Living Building Challenge on College Campuses – Government Source

Finding a government source for this topic is somewhat difficult for several reasons. While the government sponsors many green building efforts, the actual project, policies, and initiatives are often carried out by non-profit organizations. In addition, while public universities are largely funded by government programs, they are also nonprofit universities. However, I was able to find the California Green Building Standards Code, which outlines requirements for building in California. The interesting aspect of building regulations in California is that they are often more strict than national EPA guidelines, making this a useful resource.

Within this document, there is information regarding mandatory design specifications for residential and non-residential buildings. The “Nonresidential Mandatory Measures” in particular specifies requirements for public schools and community colleges within the state of California. There are requirements for bicycle parking, campus lighting, smoking, and acoustical controls. It will be helpful to compare these requirements by the State of California with the requirements outlined within the Living Building Challenge.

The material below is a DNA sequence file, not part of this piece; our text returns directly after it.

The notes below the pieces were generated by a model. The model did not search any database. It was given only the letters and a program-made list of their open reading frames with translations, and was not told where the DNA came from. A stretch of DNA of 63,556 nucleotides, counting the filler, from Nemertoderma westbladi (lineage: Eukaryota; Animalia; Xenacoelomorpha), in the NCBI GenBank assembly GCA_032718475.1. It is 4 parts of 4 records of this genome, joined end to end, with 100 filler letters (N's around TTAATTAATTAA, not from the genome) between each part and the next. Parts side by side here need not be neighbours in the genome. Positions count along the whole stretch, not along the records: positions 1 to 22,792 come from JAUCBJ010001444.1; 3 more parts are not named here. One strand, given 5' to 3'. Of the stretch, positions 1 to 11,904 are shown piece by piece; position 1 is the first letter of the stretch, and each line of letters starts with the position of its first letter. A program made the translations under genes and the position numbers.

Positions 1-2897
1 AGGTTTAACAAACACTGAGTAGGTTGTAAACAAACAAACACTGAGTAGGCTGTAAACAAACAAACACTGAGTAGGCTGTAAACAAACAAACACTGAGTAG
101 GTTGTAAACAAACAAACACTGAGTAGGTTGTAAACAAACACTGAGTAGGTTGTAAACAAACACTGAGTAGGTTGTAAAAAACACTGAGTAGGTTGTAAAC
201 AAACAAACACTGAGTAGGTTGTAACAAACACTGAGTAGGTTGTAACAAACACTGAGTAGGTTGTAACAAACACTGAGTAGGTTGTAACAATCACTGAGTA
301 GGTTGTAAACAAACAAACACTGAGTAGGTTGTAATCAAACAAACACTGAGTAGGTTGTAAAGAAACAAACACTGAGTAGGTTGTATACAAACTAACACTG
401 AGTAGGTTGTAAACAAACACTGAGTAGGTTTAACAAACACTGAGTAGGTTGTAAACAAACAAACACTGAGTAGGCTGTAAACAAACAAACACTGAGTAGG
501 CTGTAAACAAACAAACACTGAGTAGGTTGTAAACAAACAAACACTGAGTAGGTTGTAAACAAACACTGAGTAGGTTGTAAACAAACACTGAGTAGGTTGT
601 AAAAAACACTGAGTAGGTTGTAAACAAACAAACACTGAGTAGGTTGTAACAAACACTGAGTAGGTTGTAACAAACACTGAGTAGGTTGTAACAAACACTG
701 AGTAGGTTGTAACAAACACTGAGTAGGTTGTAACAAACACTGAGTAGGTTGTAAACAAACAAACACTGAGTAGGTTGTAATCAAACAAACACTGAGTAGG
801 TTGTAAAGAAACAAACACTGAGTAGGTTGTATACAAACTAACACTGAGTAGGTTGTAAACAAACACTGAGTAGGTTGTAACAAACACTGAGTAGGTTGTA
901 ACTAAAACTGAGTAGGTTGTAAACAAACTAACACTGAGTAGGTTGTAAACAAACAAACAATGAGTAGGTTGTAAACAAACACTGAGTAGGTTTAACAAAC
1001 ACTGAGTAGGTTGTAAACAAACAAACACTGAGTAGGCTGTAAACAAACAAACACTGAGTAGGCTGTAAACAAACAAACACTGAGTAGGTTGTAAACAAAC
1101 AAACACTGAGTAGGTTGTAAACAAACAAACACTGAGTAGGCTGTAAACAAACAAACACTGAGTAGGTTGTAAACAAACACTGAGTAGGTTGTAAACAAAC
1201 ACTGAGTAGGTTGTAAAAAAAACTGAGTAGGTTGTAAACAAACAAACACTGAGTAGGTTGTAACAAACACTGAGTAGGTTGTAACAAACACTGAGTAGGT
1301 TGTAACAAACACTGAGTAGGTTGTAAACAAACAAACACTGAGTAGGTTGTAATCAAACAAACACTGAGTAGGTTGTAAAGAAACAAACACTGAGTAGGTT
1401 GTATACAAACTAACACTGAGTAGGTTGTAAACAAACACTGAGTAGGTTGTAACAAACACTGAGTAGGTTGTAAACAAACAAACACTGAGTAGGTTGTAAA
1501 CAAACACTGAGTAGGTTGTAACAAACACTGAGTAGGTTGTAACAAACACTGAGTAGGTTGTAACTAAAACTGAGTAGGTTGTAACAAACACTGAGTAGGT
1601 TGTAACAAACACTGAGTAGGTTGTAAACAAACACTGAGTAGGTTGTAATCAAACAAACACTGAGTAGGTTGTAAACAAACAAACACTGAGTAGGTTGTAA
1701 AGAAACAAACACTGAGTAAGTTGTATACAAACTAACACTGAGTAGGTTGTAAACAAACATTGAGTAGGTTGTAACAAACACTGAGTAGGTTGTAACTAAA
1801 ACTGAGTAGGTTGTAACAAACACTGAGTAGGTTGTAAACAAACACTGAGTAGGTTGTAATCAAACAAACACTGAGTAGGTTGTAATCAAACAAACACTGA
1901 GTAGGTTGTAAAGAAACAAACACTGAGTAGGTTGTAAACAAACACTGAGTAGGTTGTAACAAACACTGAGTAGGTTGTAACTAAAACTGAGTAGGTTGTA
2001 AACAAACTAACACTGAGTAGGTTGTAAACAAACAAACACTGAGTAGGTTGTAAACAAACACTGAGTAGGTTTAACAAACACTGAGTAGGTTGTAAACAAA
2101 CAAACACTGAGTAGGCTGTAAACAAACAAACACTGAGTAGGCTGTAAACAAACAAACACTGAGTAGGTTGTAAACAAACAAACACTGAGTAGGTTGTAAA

This document was prepared by the California Building Standards Commission. This is a commission within the Department of General Services under the Government Operations Agency. This is clearly a reliable source because it is produced by this government agency.


3 thoughts on “Living Building Challenge on College Campuses – Government Source

  1. I think the most useful way to use this information is if anyone has measured effectiveness of compliance. In other words, living building is a voluntary program, this is state-mandated.

    Otherwise, it is mostly useful for you simply for some background about varieties of building codes.

    Yes, it is a government source.

  2. This kind of broader search may help you in terms of comparing mandates to voluntary compliance….


    compliance effectiveness “building code” green sustainability comparison

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